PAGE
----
Generally speaking, wooden furniture is usually already treated with preservatives and some kind of protective coating although it’s not always clear what exactly has been used.

Expensive furniture made from oak, teak, etc will often have an oiled finish and this will normally be mentioned in the product description.

Budget ranges will usually have some sort of finish although this could be anything from a basic preservative to a resin-based coating. In this regard then, cheaper furniture is often more difficult to keep in perfect condition because you often have to guess what the best product is to use.

However, one a protective coating starts to fail using just about any product is better than nothing at all. And, in most cases, you’re not going to do any harm by choosing the wrong solution. You may waste a bit of money experimenting but you can guard against this by not buying anything that claims to be some kind of miracle solution – you’ll see a lot of these and they are, at est, no better than ordinary paint or woodstain.

Some of the best products to use are the most traditional although there are some eco-friendly versions available also.

Wicker garden chair

Caring for Rattan or Wicker Furniture

Rattan and or wicker furniture comes in all manner of designs but is relatively easy to keep in good nick. A lot of this kind of garden furniture is also made from synthetic materials these days, which has all the good looks but is much more durable.

Whatever kind you have though, taking care of it requires no special products but it is important to keep it clean. The woven nature of this kind of furniture attracts a lot of debris and it can be difficult to get rid of.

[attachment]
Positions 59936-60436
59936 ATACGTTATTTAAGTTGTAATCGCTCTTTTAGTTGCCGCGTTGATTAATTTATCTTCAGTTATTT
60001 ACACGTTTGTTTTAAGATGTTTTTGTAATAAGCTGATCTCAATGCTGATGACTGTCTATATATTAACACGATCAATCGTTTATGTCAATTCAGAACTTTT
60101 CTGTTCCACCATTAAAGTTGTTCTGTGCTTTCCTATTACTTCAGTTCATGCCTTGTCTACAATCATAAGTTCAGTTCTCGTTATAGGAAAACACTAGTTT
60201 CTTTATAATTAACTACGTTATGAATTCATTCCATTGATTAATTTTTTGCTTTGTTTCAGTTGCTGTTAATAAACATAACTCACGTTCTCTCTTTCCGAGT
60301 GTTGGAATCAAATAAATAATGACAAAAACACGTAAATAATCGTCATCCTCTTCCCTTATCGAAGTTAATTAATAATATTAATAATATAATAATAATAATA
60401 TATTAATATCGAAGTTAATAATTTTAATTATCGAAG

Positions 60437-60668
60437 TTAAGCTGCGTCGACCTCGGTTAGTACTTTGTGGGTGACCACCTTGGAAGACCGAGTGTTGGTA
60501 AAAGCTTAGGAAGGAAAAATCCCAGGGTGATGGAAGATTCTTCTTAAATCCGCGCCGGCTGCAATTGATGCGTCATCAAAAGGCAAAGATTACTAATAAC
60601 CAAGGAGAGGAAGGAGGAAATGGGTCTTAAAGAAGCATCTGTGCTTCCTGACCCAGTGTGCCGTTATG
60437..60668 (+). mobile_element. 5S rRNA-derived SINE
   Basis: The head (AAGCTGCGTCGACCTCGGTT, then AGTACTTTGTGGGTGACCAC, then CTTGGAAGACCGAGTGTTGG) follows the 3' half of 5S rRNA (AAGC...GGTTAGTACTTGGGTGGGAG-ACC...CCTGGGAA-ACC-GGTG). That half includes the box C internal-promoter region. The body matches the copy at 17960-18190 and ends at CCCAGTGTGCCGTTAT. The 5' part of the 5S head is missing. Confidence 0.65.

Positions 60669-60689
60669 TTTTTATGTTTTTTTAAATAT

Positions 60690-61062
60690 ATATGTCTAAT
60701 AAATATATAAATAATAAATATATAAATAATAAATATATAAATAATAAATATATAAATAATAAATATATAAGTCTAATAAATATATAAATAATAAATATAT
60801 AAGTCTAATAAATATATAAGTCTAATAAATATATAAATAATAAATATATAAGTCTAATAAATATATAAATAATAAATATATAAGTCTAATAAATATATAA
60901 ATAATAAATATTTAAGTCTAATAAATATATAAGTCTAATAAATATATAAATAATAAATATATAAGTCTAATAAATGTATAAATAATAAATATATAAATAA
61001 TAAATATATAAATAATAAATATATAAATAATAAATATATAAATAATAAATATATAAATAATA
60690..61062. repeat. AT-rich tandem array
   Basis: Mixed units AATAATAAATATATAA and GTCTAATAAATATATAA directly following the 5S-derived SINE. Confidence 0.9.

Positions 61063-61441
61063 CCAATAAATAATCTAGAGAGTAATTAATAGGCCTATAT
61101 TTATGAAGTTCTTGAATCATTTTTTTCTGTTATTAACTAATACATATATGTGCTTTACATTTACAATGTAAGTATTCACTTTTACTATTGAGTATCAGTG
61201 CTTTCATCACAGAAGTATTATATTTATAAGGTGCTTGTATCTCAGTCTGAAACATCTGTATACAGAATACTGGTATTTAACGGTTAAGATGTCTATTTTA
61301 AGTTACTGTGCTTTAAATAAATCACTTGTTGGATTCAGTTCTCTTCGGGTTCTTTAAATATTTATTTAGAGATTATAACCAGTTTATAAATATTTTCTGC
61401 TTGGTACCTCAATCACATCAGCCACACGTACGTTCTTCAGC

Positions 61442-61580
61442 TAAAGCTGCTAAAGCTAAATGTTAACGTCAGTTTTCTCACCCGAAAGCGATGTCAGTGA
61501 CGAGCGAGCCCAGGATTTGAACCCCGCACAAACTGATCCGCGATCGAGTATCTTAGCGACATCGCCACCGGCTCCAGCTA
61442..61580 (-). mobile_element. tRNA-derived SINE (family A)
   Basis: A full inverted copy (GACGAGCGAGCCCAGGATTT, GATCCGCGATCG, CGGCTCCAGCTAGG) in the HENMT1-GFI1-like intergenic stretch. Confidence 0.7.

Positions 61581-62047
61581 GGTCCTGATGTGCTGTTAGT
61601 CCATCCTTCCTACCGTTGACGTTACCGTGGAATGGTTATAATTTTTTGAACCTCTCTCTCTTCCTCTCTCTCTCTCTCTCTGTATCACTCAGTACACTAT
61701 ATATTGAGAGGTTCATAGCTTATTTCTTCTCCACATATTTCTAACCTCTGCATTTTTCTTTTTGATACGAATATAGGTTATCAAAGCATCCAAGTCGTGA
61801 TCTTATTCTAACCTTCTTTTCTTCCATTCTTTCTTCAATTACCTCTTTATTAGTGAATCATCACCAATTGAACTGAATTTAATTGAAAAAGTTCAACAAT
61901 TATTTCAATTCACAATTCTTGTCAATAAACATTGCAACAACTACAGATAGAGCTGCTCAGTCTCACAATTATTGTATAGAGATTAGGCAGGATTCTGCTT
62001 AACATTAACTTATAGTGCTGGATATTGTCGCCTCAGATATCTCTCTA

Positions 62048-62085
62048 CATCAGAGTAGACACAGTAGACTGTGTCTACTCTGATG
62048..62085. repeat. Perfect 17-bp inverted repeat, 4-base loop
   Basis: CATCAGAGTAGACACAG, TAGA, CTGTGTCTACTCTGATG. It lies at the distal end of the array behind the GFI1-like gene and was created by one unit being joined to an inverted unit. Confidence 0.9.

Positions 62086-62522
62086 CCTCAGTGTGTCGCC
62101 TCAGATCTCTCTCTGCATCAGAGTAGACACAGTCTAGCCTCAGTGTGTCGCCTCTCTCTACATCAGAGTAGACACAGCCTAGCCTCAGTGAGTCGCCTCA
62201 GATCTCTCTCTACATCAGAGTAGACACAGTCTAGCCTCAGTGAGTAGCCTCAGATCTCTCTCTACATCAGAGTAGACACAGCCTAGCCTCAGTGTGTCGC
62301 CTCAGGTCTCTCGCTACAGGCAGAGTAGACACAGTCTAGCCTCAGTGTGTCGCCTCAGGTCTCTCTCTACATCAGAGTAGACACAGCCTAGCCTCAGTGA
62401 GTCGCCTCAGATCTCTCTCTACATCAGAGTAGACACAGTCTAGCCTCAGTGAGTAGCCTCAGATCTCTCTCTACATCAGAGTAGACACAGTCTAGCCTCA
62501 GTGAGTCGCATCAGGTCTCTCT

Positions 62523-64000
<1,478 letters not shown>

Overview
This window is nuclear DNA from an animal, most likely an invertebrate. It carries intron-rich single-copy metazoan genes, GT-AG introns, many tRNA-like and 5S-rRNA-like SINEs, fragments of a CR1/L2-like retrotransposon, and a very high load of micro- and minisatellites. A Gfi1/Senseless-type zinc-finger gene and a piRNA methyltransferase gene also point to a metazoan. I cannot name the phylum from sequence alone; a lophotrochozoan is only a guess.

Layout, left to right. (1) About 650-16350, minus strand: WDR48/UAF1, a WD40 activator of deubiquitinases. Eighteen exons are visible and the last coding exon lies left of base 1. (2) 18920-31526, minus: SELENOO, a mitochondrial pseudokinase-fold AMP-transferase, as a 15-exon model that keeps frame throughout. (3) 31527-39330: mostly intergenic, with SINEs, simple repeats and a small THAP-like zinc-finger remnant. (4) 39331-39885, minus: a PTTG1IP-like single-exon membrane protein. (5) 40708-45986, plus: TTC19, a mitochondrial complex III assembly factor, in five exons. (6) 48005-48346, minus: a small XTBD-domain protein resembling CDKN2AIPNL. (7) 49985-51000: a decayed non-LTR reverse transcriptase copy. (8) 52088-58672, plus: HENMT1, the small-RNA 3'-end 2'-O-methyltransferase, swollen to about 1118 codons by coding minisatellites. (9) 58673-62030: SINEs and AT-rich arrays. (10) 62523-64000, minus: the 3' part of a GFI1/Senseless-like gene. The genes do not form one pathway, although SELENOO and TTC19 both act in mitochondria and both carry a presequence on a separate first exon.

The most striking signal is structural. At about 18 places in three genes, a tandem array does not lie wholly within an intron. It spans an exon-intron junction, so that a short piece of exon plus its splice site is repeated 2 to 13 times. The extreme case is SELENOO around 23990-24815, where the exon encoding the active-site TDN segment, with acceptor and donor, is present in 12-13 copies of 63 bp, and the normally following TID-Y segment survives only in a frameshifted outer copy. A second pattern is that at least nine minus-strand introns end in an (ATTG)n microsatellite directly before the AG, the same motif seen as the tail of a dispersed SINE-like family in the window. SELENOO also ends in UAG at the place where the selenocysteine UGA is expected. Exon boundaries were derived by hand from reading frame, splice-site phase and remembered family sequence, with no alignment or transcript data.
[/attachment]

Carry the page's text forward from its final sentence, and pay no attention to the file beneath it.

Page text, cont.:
A vacuum cleaner attachment with a soft brush should be your weapon of choice as this will remove most of the awkward to get at dust and debris.

An occasional wash-down with warm soapy water will also help, followed by a good rinse. Be careful not to get a build up of soap in the crevices especially since the residue can be quite sticky and attract a lot of dirt that’s going to be hard to get rid of.

As with wooden furniture, you should avoid prolonged exposure to sunlight as this will cause the surface to fade and discolour. Over time, prolonged exposure to ultraviolet radiation can cause both natural and synthetic woven materials to become brittle and easily damaged.

Bear in mind, also, that a lot of rattan furniture has a metal frame and it may not be protected from rust. Because the frame is impossible to get at the best thing you can do is to avoid prolonged exposure to rain. And,if your furniture does become wet, allow plenty of time for it to thoroughly dry before covering or storing away.

So, again, keep covered when not in use and store in the shade when not in use for prolonged periods of time.

Recommended Products

You’ll find no end of special products and finishes marketed at the garden furniture market, some are very good and some a waste of money. It would be impossible to compare every single product out there but here are a few of the best.

Metal primer
Anti-Rust Primer
Suitable for all kinds of metal and will dry overnight. If you’re going to use a water based finish though, it’s best if you leave a few days to fully cure.
Available from amazon.co.uk
Metal Paint
Quick Dry Metal Paint
Ideal for touching up damaged paintwork and minor scratches. For non-ferrous metals, like aluminium, you can use without a primer. Available from amazon.co.uk
UV-resistant wood finish for exterior wood
Osmo UV Protection Oil
A general purpose wood oil with excellent protection against UltraViolet radiation.
Available from amazon.co.uk
Garden furniture oil
Barrettine Garden Furniture Oil
A good general purpose treatment for all kinds of hardwood. Available from amazon.co.uk
Teak oil
Barrettine Teak Oil
For tropical hardwoods including teak and mahogany, apply regularly to keep the wood protected and looking its best.
Available from amazon.co.uk
See Also
Rattan garden furniture
What is Poly Rattan?
teak garden furniture
Wooden Garden Furniture